In Conversation with: Aphra Shemza, LED artist
Aphra Shemza is a London based artist whose LED and light creations have certainly illuminated the art world since she burst onto the scene in 2009.
Using an abstract, geometric and scientific approach Aphra Shemza is able to bring her interactive light pieces to life thanks to the use of LED technology; meaning visitors become part of the creations themselves rather than being just inquisitive observers.
“The way in which the viewer responds to my work is key to how it is produced,” explains Aphra. “It is their interactivity with my art that makes the pieces come to life, allowing them to become active spectators.”
Since graduating in 2012, Aphra Shemza has exhibited in a number of locations and events in and around London and often exhibits work with Kinetica Museum and at the Lights of Soho gallery. Her work has been featured in a number of publications and press both on the internet and in print; most notably Tate Etc, GQ Magazine and Time Out.
“I have always been an artist and grew up surrounded by my Grandfather, Anwar Jalal Shemza’s work, which is currently being exhibited at Tate Britain,” she says. “I always wanted to create and I’ve been producing media art since I moved to London in 2009 and haven’t looked back since.”
Key to Aphra’s stunning works of art is her use of light and, in particular, LED tape but what is it about this specific product that makes it such an important and effective part of her work?
“I use LEDs within my work because they provide a fairly low cost source of light that has a very long lifespan,” she explains. “I like to use light within my work and LED tape allows me to use a variety of different colours and patterns and is flexible and easy to apply so works will with my more traditional sculpture pieces.”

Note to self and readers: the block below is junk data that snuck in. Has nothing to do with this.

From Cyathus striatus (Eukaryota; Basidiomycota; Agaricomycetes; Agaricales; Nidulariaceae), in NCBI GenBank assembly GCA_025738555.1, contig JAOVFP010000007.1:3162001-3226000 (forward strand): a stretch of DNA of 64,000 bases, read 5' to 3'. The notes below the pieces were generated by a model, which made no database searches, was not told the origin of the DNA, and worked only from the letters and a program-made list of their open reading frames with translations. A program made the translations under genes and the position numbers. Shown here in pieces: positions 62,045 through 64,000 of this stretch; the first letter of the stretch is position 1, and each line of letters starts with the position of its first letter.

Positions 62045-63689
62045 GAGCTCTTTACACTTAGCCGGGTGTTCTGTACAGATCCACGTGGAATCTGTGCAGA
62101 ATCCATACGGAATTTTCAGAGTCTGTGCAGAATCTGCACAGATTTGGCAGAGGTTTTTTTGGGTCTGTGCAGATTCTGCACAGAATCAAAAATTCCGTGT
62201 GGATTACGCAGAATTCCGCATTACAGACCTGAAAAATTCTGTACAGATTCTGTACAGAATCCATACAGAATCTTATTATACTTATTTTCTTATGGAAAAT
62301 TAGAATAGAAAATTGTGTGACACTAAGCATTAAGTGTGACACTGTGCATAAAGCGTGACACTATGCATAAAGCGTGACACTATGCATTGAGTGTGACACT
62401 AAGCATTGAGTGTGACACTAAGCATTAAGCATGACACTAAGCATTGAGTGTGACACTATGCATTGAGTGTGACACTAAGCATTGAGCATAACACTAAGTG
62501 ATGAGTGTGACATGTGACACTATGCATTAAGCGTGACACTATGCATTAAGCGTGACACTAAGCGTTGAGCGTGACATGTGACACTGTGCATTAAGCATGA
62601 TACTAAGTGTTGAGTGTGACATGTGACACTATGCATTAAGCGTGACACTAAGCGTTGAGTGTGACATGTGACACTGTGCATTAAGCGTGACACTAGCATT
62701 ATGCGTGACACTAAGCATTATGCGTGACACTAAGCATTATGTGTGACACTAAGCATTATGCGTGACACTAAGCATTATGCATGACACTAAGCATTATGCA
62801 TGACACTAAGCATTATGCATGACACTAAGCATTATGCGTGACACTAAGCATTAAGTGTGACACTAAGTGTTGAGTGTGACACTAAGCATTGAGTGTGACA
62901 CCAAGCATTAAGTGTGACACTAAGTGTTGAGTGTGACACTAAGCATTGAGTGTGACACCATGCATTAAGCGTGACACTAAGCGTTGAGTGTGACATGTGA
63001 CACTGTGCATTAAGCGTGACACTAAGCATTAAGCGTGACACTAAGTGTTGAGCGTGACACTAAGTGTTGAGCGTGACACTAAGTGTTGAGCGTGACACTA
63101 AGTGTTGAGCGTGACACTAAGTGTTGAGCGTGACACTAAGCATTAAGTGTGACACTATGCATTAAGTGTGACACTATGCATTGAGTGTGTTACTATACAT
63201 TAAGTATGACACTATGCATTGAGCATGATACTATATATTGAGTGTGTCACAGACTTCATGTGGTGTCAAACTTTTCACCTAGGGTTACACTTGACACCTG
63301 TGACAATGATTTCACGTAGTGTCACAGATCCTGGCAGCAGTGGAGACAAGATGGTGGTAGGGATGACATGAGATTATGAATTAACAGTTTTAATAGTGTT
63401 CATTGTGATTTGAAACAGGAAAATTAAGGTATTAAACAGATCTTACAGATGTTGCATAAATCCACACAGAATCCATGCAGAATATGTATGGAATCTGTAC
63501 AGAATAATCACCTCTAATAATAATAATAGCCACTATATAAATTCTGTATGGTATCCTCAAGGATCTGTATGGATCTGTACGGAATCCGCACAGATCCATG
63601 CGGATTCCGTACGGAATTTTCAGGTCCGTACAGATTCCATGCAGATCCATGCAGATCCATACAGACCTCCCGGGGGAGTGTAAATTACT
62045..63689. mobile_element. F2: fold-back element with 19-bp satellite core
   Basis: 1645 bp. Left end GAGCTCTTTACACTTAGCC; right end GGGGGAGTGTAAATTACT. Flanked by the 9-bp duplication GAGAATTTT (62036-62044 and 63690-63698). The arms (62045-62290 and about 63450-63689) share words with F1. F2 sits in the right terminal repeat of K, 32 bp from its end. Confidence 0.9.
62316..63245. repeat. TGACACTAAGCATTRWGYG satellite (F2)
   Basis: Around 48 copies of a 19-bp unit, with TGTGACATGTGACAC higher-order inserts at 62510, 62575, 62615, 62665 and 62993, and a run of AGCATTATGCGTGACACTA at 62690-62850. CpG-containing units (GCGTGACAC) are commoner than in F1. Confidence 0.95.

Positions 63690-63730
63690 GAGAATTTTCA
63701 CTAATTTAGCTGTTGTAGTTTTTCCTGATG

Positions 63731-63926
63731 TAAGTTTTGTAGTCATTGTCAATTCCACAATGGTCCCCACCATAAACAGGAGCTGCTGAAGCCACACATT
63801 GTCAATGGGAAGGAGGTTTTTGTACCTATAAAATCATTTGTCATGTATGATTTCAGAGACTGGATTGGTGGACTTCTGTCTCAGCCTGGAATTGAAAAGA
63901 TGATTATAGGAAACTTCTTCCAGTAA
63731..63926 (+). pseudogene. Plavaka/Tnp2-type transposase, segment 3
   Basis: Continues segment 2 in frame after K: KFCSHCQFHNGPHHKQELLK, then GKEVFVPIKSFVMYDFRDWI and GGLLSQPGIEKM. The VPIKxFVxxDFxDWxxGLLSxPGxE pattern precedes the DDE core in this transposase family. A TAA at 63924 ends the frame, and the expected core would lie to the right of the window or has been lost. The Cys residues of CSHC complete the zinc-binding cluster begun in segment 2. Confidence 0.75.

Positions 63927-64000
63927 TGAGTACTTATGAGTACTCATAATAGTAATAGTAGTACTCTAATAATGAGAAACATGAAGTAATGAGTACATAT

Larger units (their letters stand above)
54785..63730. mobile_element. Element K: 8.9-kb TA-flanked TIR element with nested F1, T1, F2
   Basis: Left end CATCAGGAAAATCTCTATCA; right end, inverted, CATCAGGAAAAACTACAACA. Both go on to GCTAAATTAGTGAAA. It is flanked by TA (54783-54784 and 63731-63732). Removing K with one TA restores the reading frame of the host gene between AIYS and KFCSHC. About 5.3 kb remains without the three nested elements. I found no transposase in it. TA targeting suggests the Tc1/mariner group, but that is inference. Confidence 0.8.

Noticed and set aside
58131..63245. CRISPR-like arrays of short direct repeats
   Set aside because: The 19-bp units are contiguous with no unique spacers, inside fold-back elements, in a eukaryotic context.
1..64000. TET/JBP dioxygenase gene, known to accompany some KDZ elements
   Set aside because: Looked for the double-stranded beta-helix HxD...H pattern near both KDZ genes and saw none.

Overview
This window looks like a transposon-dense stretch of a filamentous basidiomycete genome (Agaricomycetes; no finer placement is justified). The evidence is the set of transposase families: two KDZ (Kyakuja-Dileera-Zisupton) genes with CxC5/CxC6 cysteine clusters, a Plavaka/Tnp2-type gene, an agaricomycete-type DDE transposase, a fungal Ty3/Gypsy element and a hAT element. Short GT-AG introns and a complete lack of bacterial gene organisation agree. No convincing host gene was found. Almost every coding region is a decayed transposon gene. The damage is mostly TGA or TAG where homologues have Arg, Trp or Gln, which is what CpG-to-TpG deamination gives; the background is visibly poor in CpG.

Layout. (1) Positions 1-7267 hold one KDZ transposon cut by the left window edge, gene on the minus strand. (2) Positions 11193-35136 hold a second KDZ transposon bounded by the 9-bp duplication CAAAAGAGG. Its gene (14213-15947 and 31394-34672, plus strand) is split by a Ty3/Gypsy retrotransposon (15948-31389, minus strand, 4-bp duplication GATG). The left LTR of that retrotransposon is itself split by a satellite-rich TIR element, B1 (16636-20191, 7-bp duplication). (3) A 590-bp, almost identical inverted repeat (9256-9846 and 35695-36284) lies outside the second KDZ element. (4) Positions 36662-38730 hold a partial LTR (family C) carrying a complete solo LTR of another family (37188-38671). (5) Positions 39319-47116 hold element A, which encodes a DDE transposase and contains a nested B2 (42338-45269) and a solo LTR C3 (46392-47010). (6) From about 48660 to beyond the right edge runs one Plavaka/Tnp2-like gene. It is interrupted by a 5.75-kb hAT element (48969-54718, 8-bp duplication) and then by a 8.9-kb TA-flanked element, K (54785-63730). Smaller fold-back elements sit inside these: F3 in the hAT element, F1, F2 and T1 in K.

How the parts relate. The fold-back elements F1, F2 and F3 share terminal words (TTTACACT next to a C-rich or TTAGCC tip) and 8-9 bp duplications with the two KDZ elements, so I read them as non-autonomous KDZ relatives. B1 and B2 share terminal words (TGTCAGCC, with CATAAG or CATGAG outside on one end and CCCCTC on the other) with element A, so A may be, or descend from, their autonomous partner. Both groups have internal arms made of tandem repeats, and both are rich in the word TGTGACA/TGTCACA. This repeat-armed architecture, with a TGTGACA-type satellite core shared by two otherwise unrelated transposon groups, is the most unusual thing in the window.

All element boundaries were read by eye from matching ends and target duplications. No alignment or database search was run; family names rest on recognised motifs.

Recently, Ultra LEDs were able to assist with Aphra’s creation Synphonica 0.1, which is a prototype for a much larger sound reactive piece she plans to make next year for a light art exhibition; supplying the mini aluminium profile used in the project.
Mini aluminium Channel is more commonly used for small detailed design solutions to house 8mm wide tape while the recessed flat aluminium channels also allows for a flush install into grooves and prevents unwanted secondary refraction from reflective surfaces; but on this occasion it was required for a stunning piece of artwork.
So what does Aphra think the future holds for LEDs when it comes to light art and sculptures, could they ever replace the traditional favourites such as canvas, oil paints or water colours? “As these new technologies become widespread the more artists will begin to use them within their work,” she says.
“It is natural for artists to want to use the most radical technologies available to them and I personally explore how these technologies can be used to imagine a better future. Their long lifespan and the way they can be manipulated into products like LED tape is certainly a huge advantage; they can also be programmed in different ways to create different colours and patterns.”
If you want to see more of Aphra’s stunning creations her latest interactive piece, ‘Heart Beats of Cristal,’ will be on show in the new Champagne bar in Shagri-La Hotel, London from October 10th right through until January. Her work is also on display at Lights of Soho as well as being available to view in her own London studio. To find out more please visit: www.aphrashemza.com or you can follow Aphra on Twitter at @.
Words: Matthew Crist | Images: Courtesy of Aphra Shemza